Wednesday, June 10, 2009

Smoking and Alcohol Intervention before Surgery: Evidence for Best Practice

Research Abstract and Commentary

Smoking and hazardous drinking are common and important risk factors for an increased rate of complications after surgery. The underlying pathophysiological mechanisms include organic dysfunctions that can recover with abstinence. Abstinence starting 3–8 weeks before surgery will significantly reduce the incidence of several serious postoperative complications, such as wound and cardiopulmonary complications and infections. However, this intervention must be intensive to obtain sufficient effect on surgical complications. All patients presenting for surgery should be questioned regarding smoking and hazardous drinking, and interventions appropriate for the surgical setting applied.

Tonnesen, H., Nielsen, P. R., Lauritzen, J. B., & Moller, A. M. (2009). Smoking and alcohol intervention before surgery: Evidence for best practice. British Journal of Anaesthesia, 102, 297-306.

Commentary by Dana Rutledge, RN, PhD

In this article, Tonnesen and colleagues systematically reviewed literature on the effects of smoking on postoperative pulmonary and wound complications and the effect of hazardous drinking (2-3 drinks/day) on postoperative morbidity. Their review used a research or review method called meta-analysis, whereby reviewers analyze results from individual studies in order to integrate or synthesize results as a whole. Figure 1 below shows their findings regarding the complications found associated with smoking and alcohol for all types of surgeries, in all settings.

The authors then reviewed literature on the effects of preoperative interventions (smoking/alcohol cessation) to evaluate effects on postoperative outcomes. They found that smoking interventions are most likely to enhance wound healing and pulmonary complications, and that they could not state what the “optimal” length or duration of smoking cessation necessary to guarantee success. However, Tonnesen and colleagues found that even short-term interventions led to positive results (on average).

Alcohol cessation interventions are less clear in terms of effect since alcohol use is often not defined similarly across studies, and interventions differ. However, based upon the studies reviewed, Tonnesen et al. support interventions that lead to even short-term abstinence because liver and other organ dysfunction improves after 1-2 weeks of alcohol abstinence.

Based upon these findings and the fact that about 80% of pre-operative patients want help in changing their lifestyle prior to surgery, Tonnasen et al. recommend the following:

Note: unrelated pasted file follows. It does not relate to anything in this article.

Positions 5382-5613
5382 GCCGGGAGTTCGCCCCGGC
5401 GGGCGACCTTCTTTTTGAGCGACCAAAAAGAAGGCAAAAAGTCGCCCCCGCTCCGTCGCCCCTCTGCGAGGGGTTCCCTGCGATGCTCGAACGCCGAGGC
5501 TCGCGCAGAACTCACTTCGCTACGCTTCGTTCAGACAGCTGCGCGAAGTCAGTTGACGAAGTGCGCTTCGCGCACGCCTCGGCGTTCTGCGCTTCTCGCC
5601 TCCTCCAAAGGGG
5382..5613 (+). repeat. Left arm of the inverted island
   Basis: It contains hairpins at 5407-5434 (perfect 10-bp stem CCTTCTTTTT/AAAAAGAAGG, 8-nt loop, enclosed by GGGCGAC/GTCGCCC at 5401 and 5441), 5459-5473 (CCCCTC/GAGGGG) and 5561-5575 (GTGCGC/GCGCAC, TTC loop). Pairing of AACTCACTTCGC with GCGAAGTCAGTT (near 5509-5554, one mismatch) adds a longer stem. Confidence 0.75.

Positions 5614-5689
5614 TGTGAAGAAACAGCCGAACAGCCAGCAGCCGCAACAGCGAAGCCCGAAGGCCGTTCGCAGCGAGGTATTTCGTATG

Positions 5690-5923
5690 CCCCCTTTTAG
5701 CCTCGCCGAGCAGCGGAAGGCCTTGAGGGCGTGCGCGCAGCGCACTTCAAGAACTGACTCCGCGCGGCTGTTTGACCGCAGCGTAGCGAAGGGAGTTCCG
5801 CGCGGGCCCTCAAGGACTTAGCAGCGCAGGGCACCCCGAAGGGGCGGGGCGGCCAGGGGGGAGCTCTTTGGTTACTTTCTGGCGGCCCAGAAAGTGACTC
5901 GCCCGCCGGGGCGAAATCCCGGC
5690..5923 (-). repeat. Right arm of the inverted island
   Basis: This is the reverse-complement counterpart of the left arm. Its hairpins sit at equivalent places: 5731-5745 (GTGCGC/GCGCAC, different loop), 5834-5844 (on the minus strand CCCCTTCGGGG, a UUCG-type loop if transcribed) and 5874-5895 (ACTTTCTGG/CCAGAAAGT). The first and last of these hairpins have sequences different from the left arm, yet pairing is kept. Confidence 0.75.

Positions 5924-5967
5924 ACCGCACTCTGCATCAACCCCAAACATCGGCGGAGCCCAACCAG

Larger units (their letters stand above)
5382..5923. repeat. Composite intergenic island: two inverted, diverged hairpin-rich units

• Patients should be screened pre operatively for tobacco and alcohol use in order to determine whether they are daily or non-daily smokers and hazardous (> 2-3 drinks daily) or non hazardous drinkers. This identifies high- and low-risk patients.
• Interventions should be carried out between the referral date for surgery and the date of the operation.
• For both smokers and hazardous drinkers, weekly individual counseling enhances preoperative cessation. Smoking cessation programs from 3-8 weeks may be successful and must include personalized nicotine substitution schedules, diaries of tobacco consumption, advice on smoking cessation, benefits and side-effects, how to manage withdrawal symptoms and weight management strategies. Length of alcohol cessation programs varies but should include personalized alcohol withdrawal symptom treatment, supportive medications, diaries of alcohol intake, advice about alcohol cessation, benefits and side-effects, and management of withdrawal symptoms.

This article documents systematic development of evidence-based recommendations about preoperative care of patients. Nurses at St. Joseph who counsel patients undergoing surgeries should be aware of these recommendations, and help their patients seek smoking and alcohol cessation programs to assist them in preparing for surgery.

Figure 1. Postoperative complications associated with smoking and alcohol use
Postoperative complications attributed to smoking
• Impaired wound and tissue healing
• Wound infection
• Cardiopulmonary complications
Postoperative complications attributed to alcohol
• Postoperative infections
• Cardiopulmonary complications
• Bleeding episodes

6 comments:

OH83 said...

I'm curious, was there a limit in the type of operation as a parameter in this study, or was it any surgery from cardiac to knee to minor surgery?
Thank you.

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